The FSA (Flexible Spending Account) and HSA (Health Savings Account) are two health-coverage plans for employees.
A brief description of both of these tax-saving methods for covering medical costs is given below, along with brief suggestions for determining which one is good for your company.
FSA (Flexible Spending Account)
You can work out this health plan along with your employees. At the start of each year, you will indicate the amount to be contributed each month. You will then deduct this amount from your employees’ monthly paychecks.
You can also contribute to this amount along with each employee, and this contribution can be excluded from that employee’s gross income. There are no employment or federal taxes on these contributions.
The withdrawals used to pay for any qualified medical or dental treatments are also tax-free, and the money can be withdrawn for such expenses even if your employee has not yet put that much money in the account.
You can enter your employees into this plan in conjunction with other benefits, as part of what is called a cafeteria plan. However, as the employer, you are not eligible to participate. There is no upper limit on contributions, but any balance remaining in the account at the end of the year is forfeited.
This means that your employees will need to use the amount of money that they’ve put in the account or lose it. In order to make a claim, your employee will need to provide a statement from an independent third party confirming the medical expense, and also a letter stating that the amount has not been reimbursed by any other medical plan.
Interest is not paid on the money in the accounts.
HSA (Health Savings Account)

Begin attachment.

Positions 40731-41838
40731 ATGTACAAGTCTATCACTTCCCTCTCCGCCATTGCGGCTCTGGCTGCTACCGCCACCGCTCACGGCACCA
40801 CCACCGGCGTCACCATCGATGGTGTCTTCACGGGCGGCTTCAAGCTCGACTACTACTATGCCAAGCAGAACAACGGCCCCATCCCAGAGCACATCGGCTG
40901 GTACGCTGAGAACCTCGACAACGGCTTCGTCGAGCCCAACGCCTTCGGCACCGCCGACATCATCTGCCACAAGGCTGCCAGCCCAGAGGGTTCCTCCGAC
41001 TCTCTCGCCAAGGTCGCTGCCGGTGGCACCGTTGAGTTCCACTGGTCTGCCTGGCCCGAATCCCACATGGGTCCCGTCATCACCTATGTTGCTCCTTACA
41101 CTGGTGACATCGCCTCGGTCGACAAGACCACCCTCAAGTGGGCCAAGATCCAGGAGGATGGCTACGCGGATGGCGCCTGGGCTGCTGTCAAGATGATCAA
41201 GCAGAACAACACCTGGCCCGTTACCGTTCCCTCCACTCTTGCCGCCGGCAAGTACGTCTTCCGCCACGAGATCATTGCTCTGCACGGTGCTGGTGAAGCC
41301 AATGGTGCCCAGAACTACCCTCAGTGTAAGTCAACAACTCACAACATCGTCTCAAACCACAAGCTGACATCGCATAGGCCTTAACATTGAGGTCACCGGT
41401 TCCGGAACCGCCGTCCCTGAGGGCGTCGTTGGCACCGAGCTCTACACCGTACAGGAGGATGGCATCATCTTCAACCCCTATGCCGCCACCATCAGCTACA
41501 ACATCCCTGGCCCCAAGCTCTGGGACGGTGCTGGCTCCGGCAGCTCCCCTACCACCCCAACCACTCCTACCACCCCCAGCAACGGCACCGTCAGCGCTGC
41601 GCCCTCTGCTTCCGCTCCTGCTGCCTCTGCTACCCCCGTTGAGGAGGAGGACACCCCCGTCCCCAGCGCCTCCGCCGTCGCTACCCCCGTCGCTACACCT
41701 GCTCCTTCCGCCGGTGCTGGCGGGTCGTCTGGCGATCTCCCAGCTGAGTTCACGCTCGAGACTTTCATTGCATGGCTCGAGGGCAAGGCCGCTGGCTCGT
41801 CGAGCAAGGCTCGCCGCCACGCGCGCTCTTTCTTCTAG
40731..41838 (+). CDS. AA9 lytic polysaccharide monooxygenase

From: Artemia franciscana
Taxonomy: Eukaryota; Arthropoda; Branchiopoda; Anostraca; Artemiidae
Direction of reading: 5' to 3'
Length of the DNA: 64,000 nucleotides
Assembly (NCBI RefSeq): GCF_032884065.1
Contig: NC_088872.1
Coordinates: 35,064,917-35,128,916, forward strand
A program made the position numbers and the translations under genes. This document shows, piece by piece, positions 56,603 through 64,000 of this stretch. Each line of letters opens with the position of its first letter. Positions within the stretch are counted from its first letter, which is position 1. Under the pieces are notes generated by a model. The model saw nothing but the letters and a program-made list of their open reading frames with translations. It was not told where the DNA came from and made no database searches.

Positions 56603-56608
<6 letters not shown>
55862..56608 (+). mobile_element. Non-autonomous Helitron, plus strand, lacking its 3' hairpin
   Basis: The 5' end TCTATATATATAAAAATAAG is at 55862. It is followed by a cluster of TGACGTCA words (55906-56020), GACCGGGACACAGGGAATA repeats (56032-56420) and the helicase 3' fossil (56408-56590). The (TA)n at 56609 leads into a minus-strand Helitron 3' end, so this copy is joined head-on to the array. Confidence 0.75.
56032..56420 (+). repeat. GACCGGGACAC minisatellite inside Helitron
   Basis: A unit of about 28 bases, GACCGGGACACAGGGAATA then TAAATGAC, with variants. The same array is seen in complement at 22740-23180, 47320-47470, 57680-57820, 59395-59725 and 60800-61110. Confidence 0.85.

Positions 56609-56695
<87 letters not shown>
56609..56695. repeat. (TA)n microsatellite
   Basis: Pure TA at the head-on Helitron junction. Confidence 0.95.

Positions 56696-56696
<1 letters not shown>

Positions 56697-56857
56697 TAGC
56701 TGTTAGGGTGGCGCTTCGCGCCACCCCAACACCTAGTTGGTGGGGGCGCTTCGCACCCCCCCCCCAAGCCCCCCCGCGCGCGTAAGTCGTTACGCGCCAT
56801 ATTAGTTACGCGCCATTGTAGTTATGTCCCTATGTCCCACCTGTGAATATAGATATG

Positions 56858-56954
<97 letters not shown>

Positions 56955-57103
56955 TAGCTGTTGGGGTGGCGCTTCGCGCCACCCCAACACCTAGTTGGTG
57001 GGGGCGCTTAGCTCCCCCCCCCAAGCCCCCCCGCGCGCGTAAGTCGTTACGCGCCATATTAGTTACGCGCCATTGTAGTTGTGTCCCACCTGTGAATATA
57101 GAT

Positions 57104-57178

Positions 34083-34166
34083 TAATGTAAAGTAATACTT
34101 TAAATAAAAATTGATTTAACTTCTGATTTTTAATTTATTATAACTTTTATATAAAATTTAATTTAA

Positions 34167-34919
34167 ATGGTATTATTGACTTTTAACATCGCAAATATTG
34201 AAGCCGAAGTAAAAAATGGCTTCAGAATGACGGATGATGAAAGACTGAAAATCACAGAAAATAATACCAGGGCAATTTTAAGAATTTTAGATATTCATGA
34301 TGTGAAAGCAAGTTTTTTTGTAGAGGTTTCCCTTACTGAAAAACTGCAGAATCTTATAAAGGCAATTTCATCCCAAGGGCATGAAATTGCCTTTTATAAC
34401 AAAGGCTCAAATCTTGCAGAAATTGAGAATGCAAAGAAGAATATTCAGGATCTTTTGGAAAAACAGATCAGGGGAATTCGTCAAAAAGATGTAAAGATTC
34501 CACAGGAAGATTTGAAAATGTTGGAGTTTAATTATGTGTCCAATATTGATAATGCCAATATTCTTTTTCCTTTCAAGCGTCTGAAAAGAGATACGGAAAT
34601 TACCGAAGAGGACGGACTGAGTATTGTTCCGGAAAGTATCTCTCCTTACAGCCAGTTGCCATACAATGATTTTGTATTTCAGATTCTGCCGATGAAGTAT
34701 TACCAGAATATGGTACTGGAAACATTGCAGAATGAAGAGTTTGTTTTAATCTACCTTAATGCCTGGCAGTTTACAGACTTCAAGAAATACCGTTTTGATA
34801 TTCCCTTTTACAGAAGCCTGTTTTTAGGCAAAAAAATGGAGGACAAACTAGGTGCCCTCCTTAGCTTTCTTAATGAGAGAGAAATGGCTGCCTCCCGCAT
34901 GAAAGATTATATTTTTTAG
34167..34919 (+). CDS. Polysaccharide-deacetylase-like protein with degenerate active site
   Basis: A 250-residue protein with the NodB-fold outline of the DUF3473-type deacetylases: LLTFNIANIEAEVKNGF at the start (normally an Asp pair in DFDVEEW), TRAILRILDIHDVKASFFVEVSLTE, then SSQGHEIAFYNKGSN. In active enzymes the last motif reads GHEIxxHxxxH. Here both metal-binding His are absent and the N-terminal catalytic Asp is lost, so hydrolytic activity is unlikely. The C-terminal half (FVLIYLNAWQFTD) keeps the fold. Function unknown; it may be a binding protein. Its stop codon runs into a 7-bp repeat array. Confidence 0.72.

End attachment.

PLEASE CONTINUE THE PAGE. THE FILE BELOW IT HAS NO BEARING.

This account can be set up for your employees to pay for or reimburse medical costs they might incur in a year. You will need to appoint a trustee such as a bank, an insurance company, or anyone approved by the IRS to manage the accounts.
Again, whatever contributions made by you or the employee are tax-free for the employee. The employee will also earn interest on this account and money spent only on qualified medical expenses will be tax free; however, whatever money that goes into the account that is not used for legitimate medical costs will attract tax and possibly even a penalty.
Employees should have a high-deductible health plan [HDHP] and should not be enrolled in Medicare to qualify for the HSA. Since this plan is only for individuals, spouses will need to be registered under a separate HSA.
This plan can also be transferred by employees who leave your company or goes to work for another business.
Which is better–FSA or HSA?
An HSA seems to have more flexibility than an FSA, since the money in an FSA is forfeited if it is not used up at the end of the year. An FSA also does not pay interest on the money in the accounts, whereas an HSA offers tax-free interest.
For the employee, the portability of an HSA plan is an added advantage. Even small businesses are now choosing HSA plans, since they can be used to get medical benefits for themselves as well as their employees – and the contributions are totally tax free.
The government seems to be favoring HSAs, so there are more chances of incentives being added to these plans in the future. Take a close look at both of these plans in order to make an informed decision about health-care coverage for your company.